Although not particularly prominent on these shores, ATS cabinets have been garnering some attention courtesy of those fine chaps at Bass Gear in Twyford for a couple of years now.
Designed and hand built in Italy, the specification is top notch and very much geared towards accurate reproduction of your bass signal. With every amp manufacturer offering lightweight cabinets, how do these stack up in comparison?
It has to be said that neither cabinets blow you away in the looks department: there isn't much livery in evidence to create a signature look, so the visual aspect is best described as 'functional'.
Both cabinets are rigidly constructed from mahogany and are covered in a durable vinyl, with metal grilles and rugged plastic corners - the dimensions of both cabs permit uniform stacking.
Both models have recessed, top-mounted carry handles for easy transportation and both cabinets are designed to be lightweight while maintaining a full bass response. The 310 model is part of the 'S' range which are heavier units than the 'C' (Serie Light) range - but have no fear, both cabinets are portable and at these weights, you shouldn't be afraid of incurring any back issues. The usual advice about safe carrying of heavy weights still applies, of course.
Both cabinets have side ports to ensure maximum performance from the side-positioned passive drivers which respond to pressure within the cabinet: they have also been fitted with two Speakon connections at the rear of each unit.
The tweeter control ranges from a -9 dB cut to a boost of +12 dB on both cabinets for extra mid and treble response. With the 310 rated at 500 watts and the 312 rated at 300 watts, there will inevitably be some difference in their performance, but it will be interesting to see how different they sound. A 200-watt difference is a significant amount, especially for enclosures of this size. The laws of physics can't be rewritten - so an inevitable compromise has to be made somewhere.
Using several different amps to test these cabinets, we're instantly impressed with the spread of frequencies and the high-quality performance of both cabinets.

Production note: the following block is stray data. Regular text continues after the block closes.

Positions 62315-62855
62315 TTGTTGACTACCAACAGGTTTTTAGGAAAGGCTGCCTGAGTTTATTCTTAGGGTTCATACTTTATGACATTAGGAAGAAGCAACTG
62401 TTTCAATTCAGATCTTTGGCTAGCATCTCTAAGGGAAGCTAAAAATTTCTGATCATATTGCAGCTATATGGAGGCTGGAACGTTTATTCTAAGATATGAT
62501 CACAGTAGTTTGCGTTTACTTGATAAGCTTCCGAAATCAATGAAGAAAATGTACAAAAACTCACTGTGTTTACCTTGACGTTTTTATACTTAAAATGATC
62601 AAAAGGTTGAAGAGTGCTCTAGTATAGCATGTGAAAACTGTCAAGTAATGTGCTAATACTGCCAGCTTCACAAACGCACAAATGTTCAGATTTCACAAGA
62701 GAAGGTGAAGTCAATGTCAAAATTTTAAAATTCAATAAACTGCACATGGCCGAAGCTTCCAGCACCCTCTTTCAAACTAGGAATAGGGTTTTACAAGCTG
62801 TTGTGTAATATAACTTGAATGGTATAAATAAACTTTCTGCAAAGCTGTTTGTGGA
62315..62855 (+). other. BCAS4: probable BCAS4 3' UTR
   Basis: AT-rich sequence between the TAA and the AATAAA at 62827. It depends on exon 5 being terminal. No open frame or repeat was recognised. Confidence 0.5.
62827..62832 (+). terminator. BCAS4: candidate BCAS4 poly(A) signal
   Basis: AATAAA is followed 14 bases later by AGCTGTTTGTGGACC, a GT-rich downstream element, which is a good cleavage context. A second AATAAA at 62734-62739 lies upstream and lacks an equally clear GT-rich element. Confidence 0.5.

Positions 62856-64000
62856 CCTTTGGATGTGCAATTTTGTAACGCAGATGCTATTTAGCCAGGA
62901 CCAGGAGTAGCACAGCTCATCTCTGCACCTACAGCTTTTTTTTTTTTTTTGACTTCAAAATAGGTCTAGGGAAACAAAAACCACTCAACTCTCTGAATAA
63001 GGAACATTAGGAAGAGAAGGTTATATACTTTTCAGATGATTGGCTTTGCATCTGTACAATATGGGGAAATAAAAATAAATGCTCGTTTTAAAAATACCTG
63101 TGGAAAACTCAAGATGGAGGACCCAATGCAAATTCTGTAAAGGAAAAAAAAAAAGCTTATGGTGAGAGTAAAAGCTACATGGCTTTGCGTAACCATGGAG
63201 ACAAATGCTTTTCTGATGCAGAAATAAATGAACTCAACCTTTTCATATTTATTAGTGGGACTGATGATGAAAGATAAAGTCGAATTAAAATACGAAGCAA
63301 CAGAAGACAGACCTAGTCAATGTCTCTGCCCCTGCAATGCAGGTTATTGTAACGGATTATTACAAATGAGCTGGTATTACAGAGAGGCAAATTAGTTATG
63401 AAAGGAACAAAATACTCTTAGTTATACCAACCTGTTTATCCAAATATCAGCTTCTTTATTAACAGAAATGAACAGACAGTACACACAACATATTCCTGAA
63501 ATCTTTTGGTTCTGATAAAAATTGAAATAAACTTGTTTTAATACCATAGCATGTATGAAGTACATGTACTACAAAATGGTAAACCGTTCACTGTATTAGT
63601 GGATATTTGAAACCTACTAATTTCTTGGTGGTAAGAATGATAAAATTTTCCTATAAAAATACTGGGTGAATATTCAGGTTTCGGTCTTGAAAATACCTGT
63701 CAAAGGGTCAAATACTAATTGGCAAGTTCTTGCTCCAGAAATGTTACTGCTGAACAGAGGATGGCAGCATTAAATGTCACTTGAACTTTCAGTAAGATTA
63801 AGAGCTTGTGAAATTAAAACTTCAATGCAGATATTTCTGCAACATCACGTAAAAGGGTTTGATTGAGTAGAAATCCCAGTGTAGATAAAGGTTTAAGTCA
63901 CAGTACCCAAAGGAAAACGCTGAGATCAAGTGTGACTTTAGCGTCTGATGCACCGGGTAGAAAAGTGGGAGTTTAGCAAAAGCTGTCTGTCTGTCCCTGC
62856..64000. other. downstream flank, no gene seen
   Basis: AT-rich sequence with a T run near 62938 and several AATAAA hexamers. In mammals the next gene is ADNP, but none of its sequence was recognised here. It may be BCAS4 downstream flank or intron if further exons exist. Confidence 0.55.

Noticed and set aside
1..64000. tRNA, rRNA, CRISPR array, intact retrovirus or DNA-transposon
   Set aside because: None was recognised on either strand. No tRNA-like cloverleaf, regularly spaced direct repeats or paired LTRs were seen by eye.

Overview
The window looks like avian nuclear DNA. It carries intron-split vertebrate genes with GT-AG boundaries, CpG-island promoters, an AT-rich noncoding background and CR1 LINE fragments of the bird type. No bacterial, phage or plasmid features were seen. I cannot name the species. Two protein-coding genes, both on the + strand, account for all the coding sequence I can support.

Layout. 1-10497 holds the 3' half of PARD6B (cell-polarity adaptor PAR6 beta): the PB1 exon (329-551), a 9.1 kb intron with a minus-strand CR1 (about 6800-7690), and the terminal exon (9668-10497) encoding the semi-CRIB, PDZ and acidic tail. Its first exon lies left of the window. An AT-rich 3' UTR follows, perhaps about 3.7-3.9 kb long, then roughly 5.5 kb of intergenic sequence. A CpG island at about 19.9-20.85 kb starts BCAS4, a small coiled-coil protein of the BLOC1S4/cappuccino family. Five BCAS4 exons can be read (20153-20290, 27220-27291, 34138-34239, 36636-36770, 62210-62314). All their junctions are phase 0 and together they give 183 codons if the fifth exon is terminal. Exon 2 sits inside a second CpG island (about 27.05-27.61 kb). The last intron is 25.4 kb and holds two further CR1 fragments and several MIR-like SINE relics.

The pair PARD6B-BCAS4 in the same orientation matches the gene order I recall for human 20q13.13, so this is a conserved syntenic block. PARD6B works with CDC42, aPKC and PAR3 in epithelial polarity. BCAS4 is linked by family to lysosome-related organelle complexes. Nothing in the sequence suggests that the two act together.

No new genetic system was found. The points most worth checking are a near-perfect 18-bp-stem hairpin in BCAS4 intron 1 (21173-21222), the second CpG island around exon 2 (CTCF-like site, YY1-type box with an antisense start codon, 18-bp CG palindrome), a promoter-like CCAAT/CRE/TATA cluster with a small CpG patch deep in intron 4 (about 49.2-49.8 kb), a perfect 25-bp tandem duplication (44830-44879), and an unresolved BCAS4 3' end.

Taking each cabinet individually, the 310 has a tight, punchy voice but the bottom end display is certainly not lacking. Pushing the cabinet volume-wise with a flat EQ, the 310 is able to handle high volume levels without any discernible break-up of the bass signal.
Adding some bass boost to fatten the tone makes the presence of the passive speakers very noticeable: placed in a corner, you might forget how small this cabinet it and that a 10" speaker is doing most of the work.
With the tweeter set at -3 dB, and a Jazz Bass in hand, the bass signal was forceful, smooth and well-rounded with no perceived harshness of tone. Increasing the tweeter to +3 dB, a more transparent top end is attainable: using the amp's extra mid response creates more of a 'bark' or growl to the tone. Again, pushing the volume up shows you just how well this cabinet can handle whatever you decide to throw at it.
The 312 has a naturally fuller response, due in no small part to the 12" speaker. Using a couple of powerful active basses, their extensive EQ circuitry was conveyed with a slightly more powerful delivery compared to the 310. A pair of the 312 cabinets stacked would be quite a rig with a monstrous sound.
With the tweeter turned down, the 312 is a boxier-sounding unit with less natural punch than the 310, although that is to be expected. Turning the tweeter up gives a far more impressive delivery, with all the frequencies able to breathe, producing a much more rounded and fuller display than that of the 310.
The 312 is capable of more brute force in conveying your bass sound, but sonically it is somewhat restricted by its 300-watt rating. Bringing the tweeter into play is the icing on the cake, regardless of what type of bass or musical style you choose to play.
Both cabs are priced at £599 - and for our money, the 310 is the slightly more impressive cabinet due to its extra headroom. What it loses by having a 10" speaker, it makes up for in power handling. That's not to say that the 312 is blown out of the water: if large power ratings aren't a particular requirement for you, the 312 may sound better to your ears, and for those players that maybe don't require top end punch, the 312 might be a better option.